The I Saw the Devil remake is on. Almost a year after we heard two producers boarded the project, a new report says they’ve found their creative team. The team behind You’re Next and The Guest, director Adam Wingard and writer Simon Barrett, are on board to write and direct the American remake of the 2010 Kim Jee-woon revenge thriller. Read More »
In the Eighties and Nineties, the Orion Pictures logo was like an old friend. It was in front of some of your favorite movies and was kind of a stamp of approval that you were about to see something cool. Blockbusters like The Terminator, RoboCop and Bill and Ted’s Excellent Adventure were Orion. Oscar-winners like The Silence of the Lambs, Amadeus, Platoon and Dances With Wolves were Orion. The list goes on and on.
Unfortunately, the company declared bankruptcy in 1991. It was then resurrected in 1996 and integrated into MGM, with the last Orion film being released in 1999. Since then, the logo hasn’t been on a film until this month. This month, the first new Orion Pictures movie in 15 years will be released. Read More »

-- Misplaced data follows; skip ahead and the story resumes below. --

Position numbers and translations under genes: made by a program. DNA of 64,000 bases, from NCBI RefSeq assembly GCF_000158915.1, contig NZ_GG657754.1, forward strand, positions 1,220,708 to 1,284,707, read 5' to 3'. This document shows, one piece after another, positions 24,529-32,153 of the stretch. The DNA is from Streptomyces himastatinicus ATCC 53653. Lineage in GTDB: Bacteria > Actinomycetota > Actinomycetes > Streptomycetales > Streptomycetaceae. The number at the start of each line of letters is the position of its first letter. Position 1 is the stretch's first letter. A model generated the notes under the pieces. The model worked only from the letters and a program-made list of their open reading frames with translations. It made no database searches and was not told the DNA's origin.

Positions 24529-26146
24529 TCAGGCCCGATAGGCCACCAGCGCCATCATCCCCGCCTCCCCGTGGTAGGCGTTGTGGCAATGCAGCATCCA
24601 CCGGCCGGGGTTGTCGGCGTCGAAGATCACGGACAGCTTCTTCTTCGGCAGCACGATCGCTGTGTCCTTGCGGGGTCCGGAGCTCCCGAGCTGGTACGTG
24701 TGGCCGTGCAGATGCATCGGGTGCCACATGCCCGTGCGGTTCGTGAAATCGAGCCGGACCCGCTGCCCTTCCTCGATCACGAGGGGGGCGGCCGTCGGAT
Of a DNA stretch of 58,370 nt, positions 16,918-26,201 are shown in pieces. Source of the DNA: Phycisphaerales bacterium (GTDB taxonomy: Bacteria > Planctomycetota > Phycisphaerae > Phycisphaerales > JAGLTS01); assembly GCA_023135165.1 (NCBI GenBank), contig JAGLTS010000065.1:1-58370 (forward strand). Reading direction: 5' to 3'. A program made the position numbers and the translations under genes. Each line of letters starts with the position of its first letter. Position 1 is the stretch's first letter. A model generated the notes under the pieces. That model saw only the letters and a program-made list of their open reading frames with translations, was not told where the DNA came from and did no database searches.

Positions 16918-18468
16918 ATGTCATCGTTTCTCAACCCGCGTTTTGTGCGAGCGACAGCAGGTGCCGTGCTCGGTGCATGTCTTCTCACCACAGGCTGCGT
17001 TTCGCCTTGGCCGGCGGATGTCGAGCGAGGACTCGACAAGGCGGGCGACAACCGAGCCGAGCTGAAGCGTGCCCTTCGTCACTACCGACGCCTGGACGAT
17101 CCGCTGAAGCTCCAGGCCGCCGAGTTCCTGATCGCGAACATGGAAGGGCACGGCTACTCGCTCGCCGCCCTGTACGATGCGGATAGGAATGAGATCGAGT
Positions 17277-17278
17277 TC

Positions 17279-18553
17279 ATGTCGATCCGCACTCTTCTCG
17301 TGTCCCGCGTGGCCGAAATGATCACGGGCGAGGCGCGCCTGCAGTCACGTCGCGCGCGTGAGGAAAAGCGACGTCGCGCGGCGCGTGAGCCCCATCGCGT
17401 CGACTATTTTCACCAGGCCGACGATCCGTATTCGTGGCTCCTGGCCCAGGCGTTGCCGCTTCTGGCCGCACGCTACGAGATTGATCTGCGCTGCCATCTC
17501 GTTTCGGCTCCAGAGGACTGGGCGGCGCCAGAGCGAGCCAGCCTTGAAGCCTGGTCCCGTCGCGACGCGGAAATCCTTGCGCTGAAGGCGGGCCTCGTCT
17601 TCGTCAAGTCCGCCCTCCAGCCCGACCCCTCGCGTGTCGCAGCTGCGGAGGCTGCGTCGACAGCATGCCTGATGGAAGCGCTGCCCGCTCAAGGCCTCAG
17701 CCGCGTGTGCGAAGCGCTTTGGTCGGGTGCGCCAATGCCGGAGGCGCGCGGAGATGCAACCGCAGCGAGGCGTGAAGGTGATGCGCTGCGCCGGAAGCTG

Normally, movies that don’t make $100 million worldwide don’t get sequels. And they definitely don’t get TV shows. But Mark Wahlberg isn’t your typical actor/producer. He’s now teamed up with Paramount TV to bring his 2007 film, Shooter, to TNT as a regular series.
The film, which itself was based on the novel Point of Impact by Stephen Hunter, follows a decorated but retired military sniper who takes one last job. However, he’s framed for murder on the job and goes on the run. Read more about the Shooter TV show below. Read More »